KEY DEVELOPMENTS FOR 2017


Mass Immigration Initiative

In February 2014, Switzerland adopted the so-called “mass immigration initiative”, obliging Swiss parliament and government to implement stricter rules on immigration into Switzerland. The limitations imposed by the initiative are generally considered to be inconsistent with the free movement of persons between Switzerland and the EU. The initiative sets a deadline of three years for its implementation, meaning that it should be implemented by February 2017. The Swiss parliament is currently debating proposals as to how the initiative can be achieved, e.g. priority of Swiss nationals or residents when new vacancies are filled. It remains to be seen whether a political consensus can be achieved and what effect such solution will have on the relationship between Switzerland and the EU. A further vote regarding the abolishment of the limitations imposed by the “mass immigration initiative” in 2014 is, however, anticipated.

KEY DEVELOPMENTS FOR 2016


New exceptions to avoid / simplify the record keeping obligation

Since 1 January 2016, new exceptions allow employers in certain cases to avoid or simplify employee record keeping obligations in relation to employees who have the ability to schedule their own working hours. However, there are strict additional conditions which must be met for these reduced obligations to apply.


Protection of older employees against dismissal

Under Swiss law, an employer is generally free to make employees redundant without having a specific reason (“freedom to give notice”). However, terminating an employment relationship for abusive reasons (which are defined narrowly), can result in compensation payments. Recent case law shows a tendency to better protect older employees who have significant periods of service. In these cases, before such employees are made redundant, an employer has to check whether a notice of termination can be avoided, e.g., by reassigning the employee to a new position within the organisation. If the employer fails to do so, the notice of termination is likely to be deemed ‘abusive’, potentially resulting in a compensatory penalty of up to six months’ pay.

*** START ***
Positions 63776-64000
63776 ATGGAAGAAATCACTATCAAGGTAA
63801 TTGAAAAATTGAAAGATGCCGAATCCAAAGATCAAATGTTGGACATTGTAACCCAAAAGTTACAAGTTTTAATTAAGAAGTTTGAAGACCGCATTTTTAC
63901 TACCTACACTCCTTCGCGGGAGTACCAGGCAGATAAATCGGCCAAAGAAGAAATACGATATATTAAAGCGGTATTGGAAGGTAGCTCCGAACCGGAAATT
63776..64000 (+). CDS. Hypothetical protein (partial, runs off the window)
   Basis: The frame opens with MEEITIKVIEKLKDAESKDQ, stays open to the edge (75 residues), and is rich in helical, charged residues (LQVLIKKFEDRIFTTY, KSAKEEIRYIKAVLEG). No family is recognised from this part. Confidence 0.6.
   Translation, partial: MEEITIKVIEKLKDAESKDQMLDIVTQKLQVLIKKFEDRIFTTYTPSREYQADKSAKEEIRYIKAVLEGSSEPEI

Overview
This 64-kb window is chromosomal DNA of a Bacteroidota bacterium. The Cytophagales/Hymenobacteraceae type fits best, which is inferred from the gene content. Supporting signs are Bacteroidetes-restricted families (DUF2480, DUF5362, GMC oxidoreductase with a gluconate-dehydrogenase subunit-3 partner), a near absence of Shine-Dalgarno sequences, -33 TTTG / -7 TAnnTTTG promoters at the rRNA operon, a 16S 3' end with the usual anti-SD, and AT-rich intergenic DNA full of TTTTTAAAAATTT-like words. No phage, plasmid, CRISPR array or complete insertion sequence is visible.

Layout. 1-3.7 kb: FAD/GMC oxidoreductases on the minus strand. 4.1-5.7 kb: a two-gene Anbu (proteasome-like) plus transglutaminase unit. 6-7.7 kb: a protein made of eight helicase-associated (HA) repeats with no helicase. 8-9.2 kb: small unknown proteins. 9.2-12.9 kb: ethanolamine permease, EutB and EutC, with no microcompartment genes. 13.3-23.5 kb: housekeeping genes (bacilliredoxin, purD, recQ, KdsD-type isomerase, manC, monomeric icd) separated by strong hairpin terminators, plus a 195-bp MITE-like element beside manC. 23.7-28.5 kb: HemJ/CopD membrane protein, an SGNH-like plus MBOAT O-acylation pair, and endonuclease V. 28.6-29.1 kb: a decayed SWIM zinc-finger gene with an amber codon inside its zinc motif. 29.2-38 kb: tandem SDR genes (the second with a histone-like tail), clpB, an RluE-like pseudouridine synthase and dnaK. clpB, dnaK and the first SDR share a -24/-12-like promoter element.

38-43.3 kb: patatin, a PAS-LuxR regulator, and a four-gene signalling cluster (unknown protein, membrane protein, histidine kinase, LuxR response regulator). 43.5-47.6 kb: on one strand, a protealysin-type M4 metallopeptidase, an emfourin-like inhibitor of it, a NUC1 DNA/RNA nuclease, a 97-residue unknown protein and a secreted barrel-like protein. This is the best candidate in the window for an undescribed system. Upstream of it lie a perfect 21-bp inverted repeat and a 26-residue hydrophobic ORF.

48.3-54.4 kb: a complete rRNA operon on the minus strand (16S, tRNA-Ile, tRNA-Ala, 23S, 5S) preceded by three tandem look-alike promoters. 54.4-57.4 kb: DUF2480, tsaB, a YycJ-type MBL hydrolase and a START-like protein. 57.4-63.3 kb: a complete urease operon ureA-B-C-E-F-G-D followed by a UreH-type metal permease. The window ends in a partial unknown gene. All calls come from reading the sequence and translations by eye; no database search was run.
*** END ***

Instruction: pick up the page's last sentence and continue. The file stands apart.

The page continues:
Increase in the maximum salary covered under the accident insurance scheme

As of 2016, the maximum salary insured under the accident insurance scheme has been increased from CHF 126,000 to CHF 148,200. That figure is not only important in accident insurance itself, but serves also as an important benchmark in other social insurances (such as unemployment insurance) and under certain employment law provisions (e.g., regarding the hiring out of employees). Under Swiss law, many relevant social insurances (accident and unemployment insurance as well as old age and survivors’ insurance and occupational pension plans etc.) are linked to the employment relationship. It is the employer’s duty to deduct the employee’s share of the respective contributions and to transfer such share with its own contributions to the respective authorities and insurance institutions.


Improved coverage of short-time work

If an employer is not able to fully occupy all employees for economic reasons for a limited period of time, employees may apply for short-time work benefits from the unemployment insurance. Taking into consideration economic difficulties (especially for export businesses), the Swiss government has decided to implement an improved coverage of short-time work.


New bonus-related leading cases

There are no specific provisions applicable to bonus payments under Swiss statutory employment law. Depending on the circumstances of the specific case, a bonus may either be qualified as salary or ‘gratification’ (which is discretionary). This distinction has numerous legal implications, and in the course of 2016, the Swiss Supreme Court decided several cases which addressed whether and to what extent very high bonus agreements may be qualified as a discretionary gratification. However, there remains ambiguity which is likely to be the subject of further litigation and clarification by the courts.

With thanks to Thomas Kälin of Meyerlustenberger for his invaluable collaboration on this update.